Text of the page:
Magazine Article | February 13, 2011

Ask The Board February 2011

Source: Life Science Leader

Q: Are single-use biopharma processes the “silver bullet” to overcome cost, capacity, and investment issues?

Probably not, but they create a tremendous opportunity. The flexibility and containment options of single-use equipment or unit operations offer production capacity advantages due to process volume variability and multiple product processing opportunities. Setup times, which can take up to 8 hours for conventional stainless steel systems, are reduced to minutes. Single-use process equipment does not require high initial investment capital, and running costs are greatly reduced as single-use systems come presterilized and do not need cleaning, (i.e. copious amounts of WFI [water for injection]). So, single-use processes sound like the “silver bullet,” but one has to be aware there are limitations, such as higher volume ranges and mechanical stability. The balance of a future bioprocess will probably be a hybrid of single-use and reusable process steps, all in accordance with the needs of the development stage, application, and/or individual process steps. To summarize, opportunity yes, but “silver bullet” would be overenthusiastic.

Maik Jornitz
Jornitz is the founder of BioProcess Resources LLC. He has nearly 25 years of experience in the biopharm industry, focusing on validation, optimization, and training in aseptic processing, including process surveys.

Q: What are the most vulnerable areas of the pharma supply chain, and how can I fix them?

The weak link in the pharmaceutical supply chain is education. For as much progress that has been made in recent years to educate the front end of the downstream pharmaceutical supply chain, there is still a considerable gap and lack of knowledge at the pharmacy level and “last mile” of distribution, particularly when it comes to the proper storage and distribution of time- and temperature-sensitive drugs. While everyone in the supply chain has a responsibility to the drug, it is the drug applicant or license holder (generally the manufacturer) who bears ultimate responsibility for delegating these requirements. It is therefore incumbent upon and necessary for the manufacturer to assure it has clear understanding and documented control over the entire supply chain process through the implementation of a robust quality management system (QMS). A QMS is defined by the United States Pharmacopeia as “an outline of policies, processes, and procedures that enable the identification, measurement, control, and improvement of the distribution and storage of drug products.” A critical element of a QMS is the implementation of, and adherence to, contractual agreements or service level agreements between stakeholders in the supply chain.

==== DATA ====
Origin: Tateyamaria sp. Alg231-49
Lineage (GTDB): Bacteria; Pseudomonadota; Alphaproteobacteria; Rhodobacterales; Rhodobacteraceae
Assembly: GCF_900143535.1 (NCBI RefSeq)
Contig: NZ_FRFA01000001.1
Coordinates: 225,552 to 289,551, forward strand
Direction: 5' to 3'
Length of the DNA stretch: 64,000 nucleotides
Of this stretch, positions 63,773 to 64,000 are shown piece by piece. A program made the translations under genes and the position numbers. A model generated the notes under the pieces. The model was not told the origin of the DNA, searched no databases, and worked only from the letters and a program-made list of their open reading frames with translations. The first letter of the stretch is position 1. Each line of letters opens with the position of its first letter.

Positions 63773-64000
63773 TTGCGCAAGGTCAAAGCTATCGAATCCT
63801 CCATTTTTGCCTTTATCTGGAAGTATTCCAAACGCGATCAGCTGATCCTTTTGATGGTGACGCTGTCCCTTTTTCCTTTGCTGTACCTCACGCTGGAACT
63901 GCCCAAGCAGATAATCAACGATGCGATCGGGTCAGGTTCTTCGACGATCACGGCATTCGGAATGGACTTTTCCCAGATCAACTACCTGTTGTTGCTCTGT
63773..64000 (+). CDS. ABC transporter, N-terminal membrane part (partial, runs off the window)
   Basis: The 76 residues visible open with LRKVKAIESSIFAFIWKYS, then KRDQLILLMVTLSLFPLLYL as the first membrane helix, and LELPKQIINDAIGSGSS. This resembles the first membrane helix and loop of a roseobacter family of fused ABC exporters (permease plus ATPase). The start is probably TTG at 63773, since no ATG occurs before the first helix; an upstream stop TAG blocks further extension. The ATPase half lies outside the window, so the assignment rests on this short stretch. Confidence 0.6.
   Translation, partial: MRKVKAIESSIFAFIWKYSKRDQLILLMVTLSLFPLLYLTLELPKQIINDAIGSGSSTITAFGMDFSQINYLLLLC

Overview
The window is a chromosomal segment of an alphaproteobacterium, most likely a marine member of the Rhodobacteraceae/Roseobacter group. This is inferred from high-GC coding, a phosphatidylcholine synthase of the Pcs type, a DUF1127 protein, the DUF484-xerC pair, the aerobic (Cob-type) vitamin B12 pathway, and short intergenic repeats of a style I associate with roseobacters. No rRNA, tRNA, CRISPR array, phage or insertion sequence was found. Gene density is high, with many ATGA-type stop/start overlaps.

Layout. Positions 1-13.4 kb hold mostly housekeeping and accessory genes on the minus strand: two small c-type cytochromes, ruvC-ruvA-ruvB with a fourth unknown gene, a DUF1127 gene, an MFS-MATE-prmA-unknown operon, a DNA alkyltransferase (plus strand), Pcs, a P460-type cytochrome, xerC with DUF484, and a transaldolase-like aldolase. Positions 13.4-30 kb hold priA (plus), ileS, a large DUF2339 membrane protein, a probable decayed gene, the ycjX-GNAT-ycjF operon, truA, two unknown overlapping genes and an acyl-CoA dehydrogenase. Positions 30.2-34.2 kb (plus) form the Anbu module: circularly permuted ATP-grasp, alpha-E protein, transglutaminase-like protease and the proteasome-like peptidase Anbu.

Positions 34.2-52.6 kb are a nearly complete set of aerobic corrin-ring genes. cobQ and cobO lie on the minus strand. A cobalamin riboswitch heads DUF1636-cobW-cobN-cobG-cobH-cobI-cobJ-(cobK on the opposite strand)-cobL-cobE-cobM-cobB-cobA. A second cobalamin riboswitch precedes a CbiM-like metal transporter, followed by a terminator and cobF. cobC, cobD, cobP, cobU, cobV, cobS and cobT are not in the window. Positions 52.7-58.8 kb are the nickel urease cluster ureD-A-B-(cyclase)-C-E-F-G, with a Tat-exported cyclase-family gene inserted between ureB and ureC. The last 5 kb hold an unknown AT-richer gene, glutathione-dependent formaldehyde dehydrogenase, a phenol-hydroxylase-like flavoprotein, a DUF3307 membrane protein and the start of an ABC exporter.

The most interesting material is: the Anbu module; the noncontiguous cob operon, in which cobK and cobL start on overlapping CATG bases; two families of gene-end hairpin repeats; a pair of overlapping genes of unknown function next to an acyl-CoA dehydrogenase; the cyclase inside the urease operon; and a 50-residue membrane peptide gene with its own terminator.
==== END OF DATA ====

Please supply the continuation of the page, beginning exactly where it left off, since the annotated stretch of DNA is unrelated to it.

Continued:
Kevin O’Donnell
O’Donnell is technical director for Tegrant Corporation, ThermoSafe Brands. He retired in 2005 from Abbott Laboratories as Principle Packaging Engineer with 26 years of packaging experience.

Q: What one change could I make to my bioprocess to get the best return on investment?

One change to maximize ROI is minimizing use of WFI. Money is spent not only for infrastructure and raw water but also for the energy to heat, purify, store, and distribute WFI throughout a facility. WFI costs between $1 and $5 per liter and is likely to be the most expensive raw material. Minimization techniques include:
l Using purified or noncompendial water for prerinse and chemical cleaning cycles, saving WFI for the final rinse only
l Recirculating hot WFI at 65° C instead of 80° C; the lower temperature saves energy and will control bacterial growth
l Determining the minimum number of volumes actually required for column steps (such as equilibration, cleaning, etc.) instead of an arbitrary number
l Determining the minimum volume of fluid needed to actually clean equipment to validated levels of cleanliness

Careful water management can lead to significant cost reduction as well as positive environmental benefits.

Mark Snyder
Prior to his current position at Bio-Rad Laboratories, Dr. Mark Snyder spent 13 years at Bayer HealthCare as associate director of process sciences in charge of the Purification Process Development Group.

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